As of May 7, Xbox Live users will be able to use Microsoft's Live Messenger service while they play games, listen to music and watch movies through their consoles.
"IMing on the TV set becomes a device convenience," said Mike Vorhaus, senior VP-managing director of new media and strategy, Frank N. Magid Associates. "If my Xbox is on I might as well let my IM list pop up -- screens are big enough today."
The move reflects Microsoft's desire to use the Xbox to extend its reach across the whole living room, a space that looks increasingly lucrative to companies once better known for making personal-computer software and hardware. Just a few weeks ago Apple launched its iTV, connecting broadband programming to the TV, and garnered rave reviews.
For its part, Microsoft fancies itself the leader in social and interactive TV, thanks to the XBox; the press release announcing that chat was coming to the Xbox said Microsoft was "expanding the largest social network on television." The company already lets users watch digital downloads of TV shows and movies through its Xbox Marketplace.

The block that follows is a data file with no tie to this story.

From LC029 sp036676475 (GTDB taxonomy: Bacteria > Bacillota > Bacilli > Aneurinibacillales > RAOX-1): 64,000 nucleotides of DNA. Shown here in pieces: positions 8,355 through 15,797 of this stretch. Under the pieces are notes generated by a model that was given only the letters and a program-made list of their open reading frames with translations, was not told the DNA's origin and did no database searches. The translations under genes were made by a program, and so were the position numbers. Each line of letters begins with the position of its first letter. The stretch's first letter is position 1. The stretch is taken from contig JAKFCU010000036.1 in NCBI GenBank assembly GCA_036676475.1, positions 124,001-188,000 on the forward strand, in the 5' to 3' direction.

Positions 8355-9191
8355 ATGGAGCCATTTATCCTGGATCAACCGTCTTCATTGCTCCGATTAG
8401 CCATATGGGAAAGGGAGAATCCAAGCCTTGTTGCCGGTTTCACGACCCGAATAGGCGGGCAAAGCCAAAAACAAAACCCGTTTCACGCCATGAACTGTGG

Not anti-social behavior
Adding chat to gaming also makes sense. While children and teens are spending more and more time attached to their computers, everyone knows they're not being anti-social. (For evidence, recall the valuations of companies such as MySpace, Facebook and YouTube.) In fact, it's an offline axiom that TV and movie viewing is a social experience.
Google has studied the subject of interactive TV, even suggesting that laptops could use audio detection technology to match up TV viewers watching the same programs.
But Mr. Vorhaus said that in his company's extensive study of youth and how they multitask with media, he's found they're rarely chatting about the TV show.
"What you tend to find that whatever the communication multitask is [in this case, instant messaging] has nothing to do with the principal media stream," he said. "It's not about the TV show. They might say 'I'm watching "Lost,"' but they're more likely to be chatting and saying 'Did you see that ridiculous shirt that Regina was wearing today?'"
Chat will be available to all Xbox 360 users with a Live Messenger subscription, meaning their console is connected to the internet, other Xbox users and services such as Xbox Marketplace. Users will be able to have up to six conversations going at once, chatting through a virtual keyboard that shows up on the screen or through a USB keyboard plugged into the console.